On 21 July, in a move by the government to cultivate a positive relationship with its valuable 'frontliners', the Treasury announced a pay rise for almost 900,000 public sector workers.  However, not everybody embraced the pay rise because the pay rise did not embrace everybody. In the NHS, the raise will only benefit dentists and senior doctors, leaving nurses, midwives, junior doctors, healthcare assistants, and many other frontline health workers excluded, not to mention those working in social care.
Many of those excluded are in the final year of a three-year Agenda for Change pay deal,  while junior doctors signed an agreement last year  after a hard-fought battle. Not at all satisfied with that reasoning, protestors filled the streets in more than 30 UK cities to express their disgust at the decision.  While the fight against the virus has taken centre stage, another battle has bubbled under the surface: the fight for hero status. Who has sacrificed more during the pandemic - teachers or healthcare workers? NHS staff or care home staff? Nurses or doctors? Intensivists or GPs?
Many healthcare professionals object to being called 'heroes' because heroes volunteer. In contrast, they argue, healthcare professionals are employed to provide a service for which they have been promised an appropriate financial compensation. Calling them heroes masks the truth.
In contrast, a CMF member recently told me that 'I have never knowingly treated a COVID case. And I am not the only one who has "felt a fraud" when clapped on a Thursday by my neighbours. Particularly so when I know that many of my neighbours, and church brothers and sisters, had to either continue to work in supermarkets, public transport, care homes, or survive on furlough on 80 per cent pay, whilst struggling to pay rents, and fearing eventual redundancy... meanwhile [many doctors receiving the pay rise] have been sitting at home, still being paid for work they were not able to do because of lockdown...'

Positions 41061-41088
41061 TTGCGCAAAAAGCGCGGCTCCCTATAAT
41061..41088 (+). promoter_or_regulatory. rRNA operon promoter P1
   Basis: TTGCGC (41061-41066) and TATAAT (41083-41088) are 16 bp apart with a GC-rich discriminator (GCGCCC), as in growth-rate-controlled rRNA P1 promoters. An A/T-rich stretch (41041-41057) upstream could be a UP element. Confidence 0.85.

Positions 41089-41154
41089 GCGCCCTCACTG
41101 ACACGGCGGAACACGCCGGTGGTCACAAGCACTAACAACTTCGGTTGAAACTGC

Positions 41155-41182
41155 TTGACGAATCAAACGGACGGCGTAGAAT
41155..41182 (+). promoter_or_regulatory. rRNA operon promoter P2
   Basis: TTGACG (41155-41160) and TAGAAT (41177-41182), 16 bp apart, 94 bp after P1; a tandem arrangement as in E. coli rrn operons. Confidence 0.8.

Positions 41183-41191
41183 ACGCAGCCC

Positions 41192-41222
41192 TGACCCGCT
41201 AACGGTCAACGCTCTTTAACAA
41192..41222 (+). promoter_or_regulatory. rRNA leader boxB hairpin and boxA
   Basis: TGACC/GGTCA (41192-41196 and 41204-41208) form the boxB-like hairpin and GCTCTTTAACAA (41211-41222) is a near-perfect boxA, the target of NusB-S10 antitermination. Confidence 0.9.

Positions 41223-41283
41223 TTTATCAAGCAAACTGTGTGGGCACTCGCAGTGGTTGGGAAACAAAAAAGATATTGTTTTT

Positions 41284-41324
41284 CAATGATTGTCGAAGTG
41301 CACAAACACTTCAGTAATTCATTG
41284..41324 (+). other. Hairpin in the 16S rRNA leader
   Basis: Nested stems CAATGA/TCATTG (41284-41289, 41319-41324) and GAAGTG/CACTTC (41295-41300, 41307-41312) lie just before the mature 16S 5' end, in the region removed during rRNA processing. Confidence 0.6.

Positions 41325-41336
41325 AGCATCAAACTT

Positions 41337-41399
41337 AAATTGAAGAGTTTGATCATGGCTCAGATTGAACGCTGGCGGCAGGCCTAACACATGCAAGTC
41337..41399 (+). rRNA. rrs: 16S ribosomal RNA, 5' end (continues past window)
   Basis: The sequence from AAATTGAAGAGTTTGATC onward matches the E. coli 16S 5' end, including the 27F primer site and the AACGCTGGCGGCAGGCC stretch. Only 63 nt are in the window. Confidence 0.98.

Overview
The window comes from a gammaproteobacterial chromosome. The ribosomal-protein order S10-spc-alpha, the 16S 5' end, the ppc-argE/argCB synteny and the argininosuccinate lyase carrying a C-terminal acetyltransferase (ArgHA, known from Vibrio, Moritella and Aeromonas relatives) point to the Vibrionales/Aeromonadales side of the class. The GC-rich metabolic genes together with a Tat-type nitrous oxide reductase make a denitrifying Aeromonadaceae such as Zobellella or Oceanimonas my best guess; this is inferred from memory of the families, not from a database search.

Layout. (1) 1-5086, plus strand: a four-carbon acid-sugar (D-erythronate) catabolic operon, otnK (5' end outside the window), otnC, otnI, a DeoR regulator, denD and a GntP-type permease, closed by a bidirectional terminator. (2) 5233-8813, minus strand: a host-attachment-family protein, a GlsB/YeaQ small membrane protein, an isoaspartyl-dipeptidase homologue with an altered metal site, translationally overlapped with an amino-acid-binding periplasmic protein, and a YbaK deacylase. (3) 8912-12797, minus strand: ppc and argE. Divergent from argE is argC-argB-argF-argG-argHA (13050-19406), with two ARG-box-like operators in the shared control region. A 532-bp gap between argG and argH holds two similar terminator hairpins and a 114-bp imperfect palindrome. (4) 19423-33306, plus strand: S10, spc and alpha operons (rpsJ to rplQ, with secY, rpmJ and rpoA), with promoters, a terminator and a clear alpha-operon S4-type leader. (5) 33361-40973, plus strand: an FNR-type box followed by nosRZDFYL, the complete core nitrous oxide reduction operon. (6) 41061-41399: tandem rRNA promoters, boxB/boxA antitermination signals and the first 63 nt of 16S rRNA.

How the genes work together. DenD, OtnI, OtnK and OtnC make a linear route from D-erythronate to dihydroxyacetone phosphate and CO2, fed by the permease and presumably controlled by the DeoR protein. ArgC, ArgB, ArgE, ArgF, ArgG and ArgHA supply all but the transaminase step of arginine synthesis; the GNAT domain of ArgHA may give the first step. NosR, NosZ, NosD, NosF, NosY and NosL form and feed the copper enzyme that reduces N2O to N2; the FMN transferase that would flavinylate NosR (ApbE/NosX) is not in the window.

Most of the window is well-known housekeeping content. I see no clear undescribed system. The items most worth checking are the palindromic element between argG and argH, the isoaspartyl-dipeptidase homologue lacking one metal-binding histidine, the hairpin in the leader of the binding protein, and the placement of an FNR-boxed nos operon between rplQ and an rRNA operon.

Sometimes our colleagues work hours that are incompatible with their or their patients' safety. Some rely on foodbanks despite working full time because their wages are insufficient. Others are paid more despite doing less due to circumstances beyond their control. That does not feel just. And we should speak up - sign the petition; write the letter; go to the protest. However, we must realise that our attitude to our own work is of utmost importance and that this season of exasperation among colleagues is an opportunity for us to shine, knowing that while our earthly rewards may waver, our treasure in heaven is secure.
This news review is based upon Georgie's CMF Blog at cmf.li/3gVQIBB